AUDIENCE: Shannon Smith from Icon international, a PR company. As we sit here today there are queues lining up outside Hoyts cinemas in Sydney for the premier of The Raid, an Indonesian film and one of the most anticipated internationally in years. It just made me wonder when Indonesian audiences might next be queuing to watch an Australian film as successful. I had two questions: the first was that Professor David Hill has just given the Australian Government his review of the teaching of Indonesian language in Australian universities. And the future is fairly bleak. I just wondered whether your counterparts in Indonesia have raised any concerns about this important contribution to people-to-people linkages. And secondly, one of the keys to developing trade and business is to have young Australians coming here and gaining experience. But experience to date is that the working holiday visa is extremely difficult to obtain. I just wondered whether the movement of business people and young working holidaymakers has been part of your discussions.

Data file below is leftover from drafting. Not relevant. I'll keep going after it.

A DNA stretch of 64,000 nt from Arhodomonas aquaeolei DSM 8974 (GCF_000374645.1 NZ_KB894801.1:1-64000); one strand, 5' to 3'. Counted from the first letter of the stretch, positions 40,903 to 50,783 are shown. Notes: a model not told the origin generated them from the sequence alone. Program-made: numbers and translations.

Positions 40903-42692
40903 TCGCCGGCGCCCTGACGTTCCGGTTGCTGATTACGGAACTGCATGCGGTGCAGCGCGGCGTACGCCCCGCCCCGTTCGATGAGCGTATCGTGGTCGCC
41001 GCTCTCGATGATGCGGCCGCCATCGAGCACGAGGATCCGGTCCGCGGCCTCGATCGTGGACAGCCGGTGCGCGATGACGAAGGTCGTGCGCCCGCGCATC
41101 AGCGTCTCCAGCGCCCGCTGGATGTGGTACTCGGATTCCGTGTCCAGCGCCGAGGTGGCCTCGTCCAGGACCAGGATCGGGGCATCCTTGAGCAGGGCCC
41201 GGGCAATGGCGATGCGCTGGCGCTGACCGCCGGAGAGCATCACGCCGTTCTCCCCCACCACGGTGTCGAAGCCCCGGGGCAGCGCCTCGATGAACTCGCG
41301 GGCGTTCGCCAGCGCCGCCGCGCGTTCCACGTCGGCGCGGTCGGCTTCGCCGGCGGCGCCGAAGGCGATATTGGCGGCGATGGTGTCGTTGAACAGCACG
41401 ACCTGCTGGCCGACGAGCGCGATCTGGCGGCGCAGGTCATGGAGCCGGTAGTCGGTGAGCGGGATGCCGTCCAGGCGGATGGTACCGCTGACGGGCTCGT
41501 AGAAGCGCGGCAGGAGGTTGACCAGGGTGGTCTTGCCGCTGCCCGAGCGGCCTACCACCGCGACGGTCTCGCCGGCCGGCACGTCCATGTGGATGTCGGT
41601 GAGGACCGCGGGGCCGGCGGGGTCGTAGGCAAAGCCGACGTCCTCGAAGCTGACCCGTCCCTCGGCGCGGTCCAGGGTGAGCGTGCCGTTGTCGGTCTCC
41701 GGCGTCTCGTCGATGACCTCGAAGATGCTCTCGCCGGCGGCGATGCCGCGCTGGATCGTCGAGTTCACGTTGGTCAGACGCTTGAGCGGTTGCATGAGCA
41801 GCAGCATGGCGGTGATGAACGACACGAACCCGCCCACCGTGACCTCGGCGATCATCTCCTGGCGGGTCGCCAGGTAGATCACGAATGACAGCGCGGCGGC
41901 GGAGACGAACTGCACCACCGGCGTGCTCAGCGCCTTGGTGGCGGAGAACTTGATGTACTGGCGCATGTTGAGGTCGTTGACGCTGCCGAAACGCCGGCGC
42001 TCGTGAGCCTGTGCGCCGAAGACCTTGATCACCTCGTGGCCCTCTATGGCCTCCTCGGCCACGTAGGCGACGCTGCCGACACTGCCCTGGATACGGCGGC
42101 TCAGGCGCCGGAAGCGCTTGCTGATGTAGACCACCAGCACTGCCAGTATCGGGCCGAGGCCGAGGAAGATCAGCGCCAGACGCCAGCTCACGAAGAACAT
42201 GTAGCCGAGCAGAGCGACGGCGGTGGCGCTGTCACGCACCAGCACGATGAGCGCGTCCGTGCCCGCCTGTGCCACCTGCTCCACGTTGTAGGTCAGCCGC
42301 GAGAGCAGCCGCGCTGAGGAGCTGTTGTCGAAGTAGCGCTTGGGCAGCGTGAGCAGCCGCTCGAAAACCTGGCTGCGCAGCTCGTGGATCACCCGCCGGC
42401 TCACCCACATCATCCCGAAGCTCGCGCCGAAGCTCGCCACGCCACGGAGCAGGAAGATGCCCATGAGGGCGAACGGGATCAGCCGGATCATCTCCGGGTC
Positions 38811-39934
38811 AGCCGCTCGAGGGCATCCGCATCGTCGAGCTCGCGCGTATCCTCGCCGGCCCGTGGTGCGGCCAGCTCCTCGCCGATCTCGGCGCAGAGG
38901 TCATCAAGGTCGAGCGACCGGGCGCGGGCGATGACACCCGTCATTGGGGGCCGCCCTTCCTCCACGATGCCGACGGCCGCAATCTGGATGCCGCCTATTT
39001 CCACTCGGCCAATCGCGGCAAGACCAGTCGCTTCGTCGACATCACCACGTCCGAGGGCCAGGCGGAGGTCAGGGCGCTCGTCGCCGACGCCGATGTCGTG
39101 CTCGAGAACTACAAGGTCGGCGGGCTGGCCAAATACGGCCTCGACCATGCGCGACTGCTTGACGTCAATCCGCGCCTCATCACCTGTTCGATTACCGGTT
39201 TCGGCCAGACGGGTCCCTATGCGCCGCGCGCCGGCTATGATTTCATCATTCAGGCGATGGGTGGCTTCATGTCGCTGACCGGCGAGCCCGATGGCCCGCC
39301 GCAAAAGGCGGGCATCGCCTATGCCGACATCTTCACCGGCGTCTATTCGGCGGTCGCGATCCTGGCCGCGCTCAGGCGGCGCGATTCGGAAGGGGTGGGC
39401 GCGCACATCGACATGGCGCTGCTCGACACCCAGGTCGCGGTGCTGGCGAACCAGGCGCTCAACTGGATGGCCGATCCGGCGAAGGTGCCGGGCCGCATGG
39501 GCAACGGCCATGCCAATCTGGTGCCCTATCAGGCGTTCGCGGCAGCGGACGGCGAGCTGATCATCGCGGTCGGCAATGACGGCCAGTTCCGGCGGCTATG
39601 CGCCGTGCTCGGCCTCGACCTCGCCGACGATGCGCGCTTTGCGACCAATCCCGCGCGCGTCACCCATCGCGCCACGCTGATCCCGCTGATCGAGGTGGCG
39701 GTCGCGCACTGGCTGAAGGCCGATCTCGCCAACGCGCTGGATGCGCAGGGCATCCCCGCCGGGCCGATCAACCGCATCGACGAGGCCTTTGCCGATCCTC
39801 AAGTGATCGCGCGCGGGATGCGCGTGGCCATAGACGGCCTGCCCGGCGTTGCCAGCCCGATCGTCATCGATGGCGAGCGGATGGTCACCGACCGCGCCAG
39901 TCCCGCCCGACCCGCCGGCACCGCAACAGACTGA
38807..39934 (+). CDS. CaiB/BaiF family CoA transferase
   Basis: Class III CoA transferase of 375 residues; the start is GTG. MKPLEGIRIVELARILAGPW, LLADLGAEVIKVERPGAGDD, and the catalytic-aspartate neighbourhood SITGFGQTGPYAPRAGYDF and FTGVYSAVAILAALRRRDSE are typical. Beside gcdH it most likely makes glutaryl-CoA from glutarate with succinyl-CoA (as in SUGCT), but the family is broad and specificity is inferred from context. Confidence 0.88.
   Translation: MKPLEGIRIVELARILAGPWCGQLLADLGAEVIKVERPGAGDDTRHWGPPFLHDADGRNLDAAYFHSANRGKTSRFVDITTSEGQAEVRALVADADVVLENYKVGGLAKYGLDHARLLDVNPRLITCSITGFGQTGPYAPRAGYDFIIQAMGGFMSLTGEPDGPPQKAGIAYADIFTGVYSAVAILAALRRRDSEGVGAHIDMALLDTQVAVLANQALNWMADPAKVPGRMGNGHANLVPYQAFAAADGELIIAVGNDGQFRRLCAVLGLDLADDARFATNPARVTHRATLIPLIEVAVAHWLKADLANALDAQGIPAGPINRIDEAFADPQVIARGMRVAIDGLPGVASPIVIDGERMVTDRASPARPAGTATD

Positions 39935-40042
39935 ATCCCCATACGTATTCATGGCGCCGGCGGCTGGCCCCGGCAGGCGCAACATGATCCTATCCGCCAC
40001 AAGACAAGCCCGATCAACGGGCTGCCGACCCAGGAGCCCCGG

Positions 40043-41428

EMERSON: Okay, we should start advertising the film Red Dog here in Indonesia. Really great laconic, and maybe iconic, film for Australia and I think Indonesians would like it a lot. Set in, it might even be Port Hedland. There you go! You two have been having a chat. Set in Port Hedland in the 1970s; it's a lot of fun; it gives great insights into Australian bush culture if you like. On Indonesian language, you're right. I'm dismayed at the level of teaching of Indonesian language in Australia. I think this Asia Insights had a look at this a little while ago, and they're supported by ANZ Bank and the number of Australians studying Indonesian language is low. And we certainly want to look at ways through this Asian Century White Paper exercise to increase that. It's not a difficult language, Bahasa, and we need to, I think, do a lot more in that area. It's easy for Governments to say it, but we can't force people to do it. What we can do is try to get the incentives right for people to study Bahasa in Australia at both school and university levels. And I think this is one of the live questions for the White Paper exercise. We do often get questions along that line: so what's the Government going to do about it? Sometimes that answer is more difficult than the question. But I think we need to look at the incentives for people to study Bahasa and other languages that are spoken in our region. Finally, on visas: again, very much up the alley of the Asian Century White Paper. I'm not just shovelling everything into it; I'm just saying that the whole issue of working holiday visas, the ease of getting visas all of that, they're very, very much live questions. Because if you talk as we have in the last 24 hours to senior members of the Indonesian Government, how many of them have studied in Australia, how many of their children have studied in Australia or are still studying in Australia. And as superb as His Excellency the Ambassador is, we have through those processes — through those opportunities — ambassadors for both our countries in both our countries; champions for the Australia-Indonesia relationship. And I have a very strong view that we need to build on that, just as those decisions were made with great foresight in the '80s and 1990s to ensure that we invited each other to each other's countries to study. But we need to make sure that that is vibrant and expanding in the future.